"Until this moment, she would have had to slip a skin over her perceptions to point to the Andromeda galaxy in the sky. But now it seemed like the most important thing in the world that, two and a half million years away, somebody had shouted across the void before they died.
"'We're here,' Ferron said to the ancient light that spilled across the sky and did not pierce the shadow into which she descended. As her colleagues turned and stared, she repeated the words like a mantra. 'We're here too! And we heard you.'"
- Elizabeth Bear, "In the House of Aryaman, a Lonely Signal Burns," from Asimov's Science Fiction, January 2012
"Time has not softened my opinions on this matter. It is my belief that, as a rule, creatures of Happy's ilk — I am thinking here of canines and men both — more often run free than live caged, and it is in fact a world of mud and feces they desire, a world with no Art in it, or anyone like him, a place where there is no talk of books or God or the worlds beyond this world, a place where the only communication is the hysterical barking of starving and hate-filled dogs."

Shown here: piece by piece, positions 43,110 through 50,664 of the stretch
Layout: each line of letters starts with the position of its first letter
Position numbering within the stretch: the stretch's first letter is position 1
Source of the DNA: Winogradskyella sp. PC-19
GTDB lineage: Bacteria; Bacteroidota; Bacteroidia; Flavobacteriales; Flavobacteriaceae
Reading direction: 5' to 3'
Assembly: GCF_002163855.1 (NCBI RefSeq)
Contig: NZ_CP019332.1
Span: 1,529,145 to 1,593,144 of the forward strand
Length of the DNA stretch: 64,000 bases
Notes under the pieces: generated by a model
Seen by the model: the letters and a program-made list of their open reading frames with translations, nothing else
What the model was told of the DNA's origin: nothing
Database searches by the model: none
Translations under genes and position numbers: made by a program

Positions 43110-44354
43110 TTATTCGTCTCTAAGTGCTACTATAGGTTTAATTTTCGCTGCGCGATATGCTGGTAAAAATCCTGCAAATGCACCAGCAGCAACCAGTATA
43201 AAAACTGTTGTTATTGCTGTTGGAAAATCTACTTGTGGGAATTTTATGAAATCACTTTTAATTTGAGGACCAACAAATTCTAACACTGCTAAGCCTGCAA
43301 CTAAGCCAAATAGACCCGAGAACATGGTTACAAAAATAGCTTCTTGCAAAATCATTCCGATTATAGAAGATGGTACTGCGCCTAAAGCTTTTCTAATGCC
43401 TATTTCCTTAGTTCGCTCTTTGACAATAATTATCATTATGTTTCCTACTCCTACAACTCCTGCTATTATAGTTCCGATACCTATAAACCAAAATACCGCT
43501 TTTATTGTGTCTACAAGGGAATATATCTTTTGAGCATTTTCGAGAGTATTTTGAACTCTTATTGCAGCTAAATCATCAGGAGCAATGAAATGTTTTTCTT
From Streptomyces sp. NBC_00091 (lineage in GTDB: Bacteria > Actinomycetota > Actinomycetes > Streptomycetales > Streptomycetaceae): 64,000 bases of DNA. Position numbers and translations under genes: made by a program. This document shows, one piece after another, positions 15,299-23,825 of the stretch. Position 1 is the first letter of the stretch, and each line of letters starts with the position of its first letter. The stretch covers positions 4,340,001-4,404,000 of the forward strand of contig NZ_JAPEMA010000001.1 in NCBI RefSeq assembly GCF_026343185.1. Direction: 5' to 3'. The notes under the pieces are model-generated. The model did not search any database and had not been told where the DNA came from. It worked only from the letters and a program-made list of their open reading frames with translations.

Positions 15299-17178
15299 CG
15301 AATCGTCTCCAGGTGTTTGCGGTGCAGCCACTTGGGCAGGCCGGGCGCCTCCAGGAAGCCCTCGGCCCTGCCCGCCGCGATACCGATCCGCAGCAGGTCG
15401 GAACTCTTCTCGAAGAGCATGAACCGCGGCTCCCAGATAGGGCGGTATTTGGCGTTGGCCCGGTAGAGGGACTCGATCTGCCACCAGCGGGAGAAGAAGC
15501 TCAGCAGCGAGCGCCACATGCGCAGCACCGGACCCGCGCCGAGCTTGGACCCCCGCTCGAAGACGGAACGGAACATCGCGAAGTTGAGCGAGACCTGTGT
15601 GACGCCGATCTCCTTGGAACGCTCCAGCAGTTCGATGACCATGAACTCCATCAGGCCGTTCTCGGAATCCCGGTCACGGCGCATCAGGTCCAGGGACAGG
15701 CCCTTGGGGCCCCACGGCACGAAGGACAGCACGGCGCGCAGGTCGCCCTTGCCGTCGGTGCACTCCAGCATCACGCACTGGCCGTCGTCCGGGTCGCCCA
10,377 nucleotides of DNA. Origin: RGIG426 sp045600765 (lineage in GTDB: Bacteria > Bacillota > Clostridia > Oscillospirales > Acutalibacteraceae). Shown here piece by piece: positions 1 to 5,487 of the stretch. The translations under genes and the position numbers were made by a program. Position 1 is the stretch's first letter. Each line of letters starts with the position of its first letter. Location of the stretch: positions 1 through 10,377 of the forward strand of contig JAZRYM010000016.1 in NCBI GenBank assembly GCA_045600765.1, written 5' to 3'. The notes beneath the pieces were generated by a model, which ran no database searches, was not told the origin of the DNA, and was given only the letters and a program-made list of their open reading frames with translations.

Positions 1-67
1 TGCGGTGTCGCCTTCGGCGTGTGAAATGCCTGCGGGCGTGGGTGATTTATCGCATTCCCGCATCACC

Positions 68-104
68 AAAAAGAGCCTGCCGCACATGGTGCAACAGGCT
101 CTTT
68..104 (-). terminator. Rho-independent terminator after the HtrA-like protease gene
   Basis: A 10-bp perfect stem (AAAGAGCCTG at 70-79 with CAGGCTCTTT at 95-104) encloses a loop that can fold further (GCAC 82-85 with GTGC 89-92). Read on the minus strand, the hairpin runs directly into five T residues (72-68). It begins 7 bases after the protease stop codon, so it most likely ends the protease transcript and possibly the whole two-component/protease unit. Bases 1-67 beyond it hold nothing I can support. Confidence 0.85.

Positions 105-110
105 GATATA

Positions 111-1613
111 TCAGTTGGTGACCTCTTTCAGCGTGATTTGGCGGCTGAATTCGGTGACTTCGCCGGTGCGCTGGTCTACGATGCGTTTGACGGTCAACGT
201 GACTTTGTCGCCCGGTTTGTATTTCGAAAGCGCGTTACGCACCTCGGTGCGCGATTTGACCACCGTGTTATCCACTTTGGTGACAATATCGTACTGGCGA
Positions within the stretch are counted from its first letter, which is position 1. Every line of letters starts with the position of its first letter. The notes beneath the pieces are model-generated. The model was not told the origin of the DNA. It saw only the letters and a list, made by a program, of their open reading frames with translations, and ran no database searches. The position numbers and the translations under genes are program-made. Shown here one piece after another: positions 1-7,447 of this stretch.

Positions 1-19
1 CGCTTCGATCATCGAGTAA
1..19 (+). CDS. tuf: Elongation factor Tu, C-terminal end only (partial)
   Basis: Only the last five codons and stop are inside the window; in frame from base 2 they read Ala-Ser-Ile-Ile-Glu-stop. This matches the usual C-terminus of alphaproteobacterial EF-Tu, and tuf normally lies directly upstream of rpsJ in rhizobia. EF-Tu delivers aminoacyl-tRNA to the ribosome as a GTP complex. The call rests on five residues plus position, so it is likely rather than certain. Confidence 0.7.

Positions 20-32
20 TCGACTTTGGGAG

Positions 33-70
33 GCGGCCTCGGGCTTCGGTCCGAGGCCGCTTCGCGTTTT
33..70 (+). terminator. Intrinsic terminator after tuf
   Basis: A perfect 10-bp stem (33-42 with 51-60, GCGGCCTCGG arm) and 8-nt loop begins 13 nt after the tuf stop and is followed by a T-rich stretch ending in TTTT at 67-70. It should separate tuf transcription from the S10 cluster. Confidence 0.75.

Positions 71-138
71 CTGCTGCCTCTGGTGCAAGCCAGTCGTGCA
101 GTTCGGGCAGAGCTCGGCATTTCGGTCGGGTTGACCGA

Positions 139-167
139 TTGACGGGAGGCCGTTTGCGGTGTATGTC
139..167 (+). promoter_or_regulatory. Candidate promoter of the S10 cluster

- Joe Hill, "Pop Art," collected in American Fantastic Tales, volume 2
"'It's a knowledge guild,' he said soberly. 'The bosses, the big'uns, they can take all manner of things away from us. With their bloody laws and factories and courts and banks. ... They can make the world to their pleasure, they can take away your home and kin and even the work you do. ..." Mick shrugged angrily, his lean shoulders denting the heavy of fabric of the greatcoat. 'And even a rob a hero's daughter of her virtue, if I'm not too bold in speaking of it.' He pressed her hand against his sleeve, a hard, trapping grip. 'But they can't ever take what you know, now can they Sybil? They can't ever take that."
- William Gibson and Bruce Sterling, The Difference Engine
"'Oh I don't know about,' he replied, implying that he had had several successful affairs to enhance her opinion of him. Similarly Rosanette did not confess to all her lovers, so that he would think more highly of her. For in the midst of the most intimate confidences, false shame, delicacy, or pity always impose a certain reticence. We come across precipices or morasses, in ourselves or in the other person, which bring us to a halt; in any case, we feel that we would not be understood; it is difficult to express anything exactly; perfect unions, for that reason are rare.
"The poor Marshall had never known anything better than this."
- Gustave Flaubert, Sentimental Education, translated by Robert Baldick and Geoffrey Wall